A quiet haven of peace sits on blood-stained land opposite Hyde Park. A living memorial to those who died for their beliefs in more troubled times.
The Tyburn Nuns have maintained a quiet vigil on this site of slaughter for over a hundred years as they commemorate over 100 Catholics who were put to death in the cruellest of fashions for believing that the Pope was the head of the Church.
Going into the building through the obvious door, took us into a quiet church with a scene out of medieval England as a nun knelt in silent prayer behind an ironwork barrier. Obviously this silent room is not the place to ask for a tour of the building, so outside and next door is the correct place to be.
A ring on the doorbell, and hatch opens behind a metal grill, and another nun asks us to wait by the staircase.
For deep underneath the church is a Shrine, and it is this which marks a place of pilgrimage for the faithful, and a worthy place to visit for the curious.
A ratting of keys and a young sister unlocks the doors to let us pass within. For the defining image of a convent is the locked doors and barred windows. Nuns don’t feel trapped, but is a reminder of their service within closed walls.
The location for this particular convent was — it is claimed — to have been predicted by Gregory Gunne who said a Catholic building would be erected to remember those who died for their faith.
By coincidence, when a French religious order fled France in 1901 due to a religious clamp-down, a building next to the site of the Tyburn Gallows was available, and funds raised to build a modest little convent.
Over 300 years later, and the prophesy was finally fulfilled in 1903.
In fact, they nearly had to move out again a few years later due to financial worries, but seem to overcome that, and are still there today. While the main act is devotional prayer, they also train nuns to work overseas, and take curious visitors down into their Shrine for a look around.
Down the locked and very municipal stairs that feel more like an old office building than a religious decent, and into an equally plain chapel room.
It is not the room that matters here, but the small ornaments that line the walls that call visitors to the site, for here are the relics of the Catholic martyrs. A blood stained fragment of cloth, a bone, a hand written note. All were perilously snatched from the dying person in defiance of the authorities who would probably have imprisoned the collector.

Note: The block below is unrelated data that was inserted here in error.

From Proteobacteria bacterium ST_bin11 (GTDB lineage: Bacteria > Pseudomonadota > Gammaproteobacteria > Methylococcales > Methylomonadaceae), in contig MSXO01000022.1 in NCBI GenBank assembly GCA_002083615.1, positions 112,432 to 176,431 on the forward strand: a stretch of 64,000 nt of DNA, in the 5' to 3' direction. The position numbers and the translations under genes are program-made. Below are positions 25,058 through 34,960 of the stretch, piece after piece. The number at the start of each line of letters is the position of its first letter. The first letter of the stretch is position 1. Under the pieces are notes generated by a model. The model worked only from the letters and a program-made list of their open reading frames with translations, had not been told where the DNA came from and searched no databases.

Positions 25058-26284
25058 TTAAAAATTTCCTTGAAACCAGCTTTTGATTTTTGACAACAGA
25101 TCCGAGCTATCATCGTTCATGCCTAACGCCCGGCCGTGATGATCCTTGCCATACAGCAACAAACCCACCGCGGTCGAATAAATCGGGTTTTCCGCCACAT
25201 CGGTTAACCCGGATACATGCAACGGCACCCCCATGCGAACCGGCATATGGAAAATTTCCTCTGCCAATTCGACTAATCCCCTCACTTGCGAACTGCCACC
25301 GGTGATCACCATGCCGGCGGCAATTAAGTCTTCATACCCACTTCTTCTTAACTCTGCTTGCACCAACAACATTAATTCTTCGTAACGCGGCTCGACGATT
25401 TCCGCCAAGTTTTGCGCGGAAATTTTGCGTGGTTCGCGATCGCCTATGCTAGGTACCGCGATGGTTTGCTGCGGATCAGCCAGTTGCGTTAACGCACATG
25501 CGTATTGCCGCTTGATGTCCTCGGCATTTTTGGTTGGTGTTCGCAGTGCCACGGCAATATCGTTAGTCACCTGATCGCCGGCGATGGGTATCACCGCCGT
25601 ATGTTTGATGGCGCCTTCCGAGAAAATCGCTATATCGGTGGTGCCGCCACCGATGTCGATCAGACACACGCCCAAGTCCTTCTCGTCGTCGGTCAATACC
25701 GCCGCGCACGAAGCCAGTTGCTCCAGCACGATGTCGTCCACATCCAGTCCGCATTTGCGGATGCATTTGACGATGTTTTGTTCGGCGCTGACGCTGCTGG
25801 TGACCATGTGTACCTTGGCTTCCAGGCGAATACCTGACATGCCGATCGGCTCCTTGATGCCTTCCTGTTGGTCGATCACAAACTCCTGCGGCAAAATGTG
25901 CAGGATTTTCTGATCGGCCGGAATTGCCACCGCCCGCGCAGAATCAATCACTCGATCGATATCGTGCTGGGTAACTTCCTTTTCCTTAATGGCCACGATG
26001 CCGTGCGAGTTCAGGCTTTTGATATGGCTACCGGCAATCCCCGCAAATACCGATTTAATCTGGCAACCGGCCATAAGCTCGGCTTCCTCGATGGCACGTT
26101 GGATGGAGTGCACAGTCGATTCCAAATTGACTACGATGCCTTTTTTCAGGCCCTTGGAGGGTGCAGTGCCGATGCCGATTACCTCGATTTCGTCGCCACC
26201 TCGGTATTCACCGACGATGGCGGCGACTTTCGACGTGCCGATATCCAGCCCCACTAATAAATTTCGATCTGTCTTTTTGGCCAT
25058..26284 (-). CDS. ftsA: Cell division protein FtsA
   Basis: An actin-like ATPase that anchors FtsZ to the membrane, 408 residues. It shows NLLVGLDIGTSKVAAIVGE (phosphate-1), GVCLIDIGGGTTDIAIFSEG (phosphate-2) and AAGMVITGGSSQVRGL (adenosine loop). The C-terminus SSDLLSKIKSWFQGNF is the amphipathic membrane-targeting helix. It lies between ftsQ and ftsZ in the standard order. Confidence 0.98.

The punishment for the Catholic martyr was a traitors death of the being hung, drawn and quartered, and not much less could have happened to the collector of relics.
All the martyrs were slain upon the Tyburn Tree, that notorious place of execution, having often been dragged head down on a hurdle from Newgate Prison.
Fans of a certain Pet Shop Boys song might be discomforted to learn that the then popular saying “Go West” was slang for those who were taken from the prison to be hung at Tyburn. To go west, was to die.
In the chapel, two tiny fragments of wood are thought to be the only known relics of the Tyburn Tree itself, which was taken down in November 1783.
As with most religious buildings, its a very calm and peaceful room, even though the walls are lined with the mementos of murder and suffering. A small courtyard next door where the murmur of road traffic is again only barely noticeable is also home to the grave of Mother Marie-Adele Garnier who established the convent.
Today’s nuns campaign for her canonization, and prayers for her intercession are placed next to her grave.
The nuns pray continuously in shifts, and sing Mass seven times daily. Apart from that, their day is spent in silence, except for one hour of recreation, or talking to visitors. Playing scrabble is still a favourite, although it seems a brief flirtation with Snooker has died out.
In the 1980s, the convent hosted the Nuns World Snooker championships.
Something else that has died out, and more recently, is an annual silent procession from Newgate to the Tyburn Convent, where a Cardinal would traditionally address the crowd from the balcony that can still be seen on the front of the building.
Sadly, it seems it was curtailed around the turn of the century, partly due to the cost, but also because, according The Telegraph, the route passed down Oxford Street, and that disturbed the shoppers out on a Sunday pilgrimage of their own to Mammon.
If so, even this heathen minded sort would gladly campaign for its restoration. If the Salvation Army can march along Oxford Street each weekend, then why not some Nuns once a year?
It would be a charming thing to see. You don’t need to share the faith to appreciate an effort to remember those who were willing to die for a belief, regardless of what that belief was.
In a modern world of fuss and bother, it is nice to have these pockets of silence in our busy city. They may be hidden behind closed walls, but just knowing they exist is a pleasing thing.
You can however freely pass through locked doors yourself, as a sister will offer a tour of the Shrine to the Martyrs at 10:30am, 3:30pm or 5:30pm. Just turn up and ask. Tours are free, although a donation box is in the chapel.
If making a special visit, best to contact them, as sometimes the Shrine is in use for its more official purpose, but no harm popping in if you are in the area.
Thanks to Laura for organising our little look around.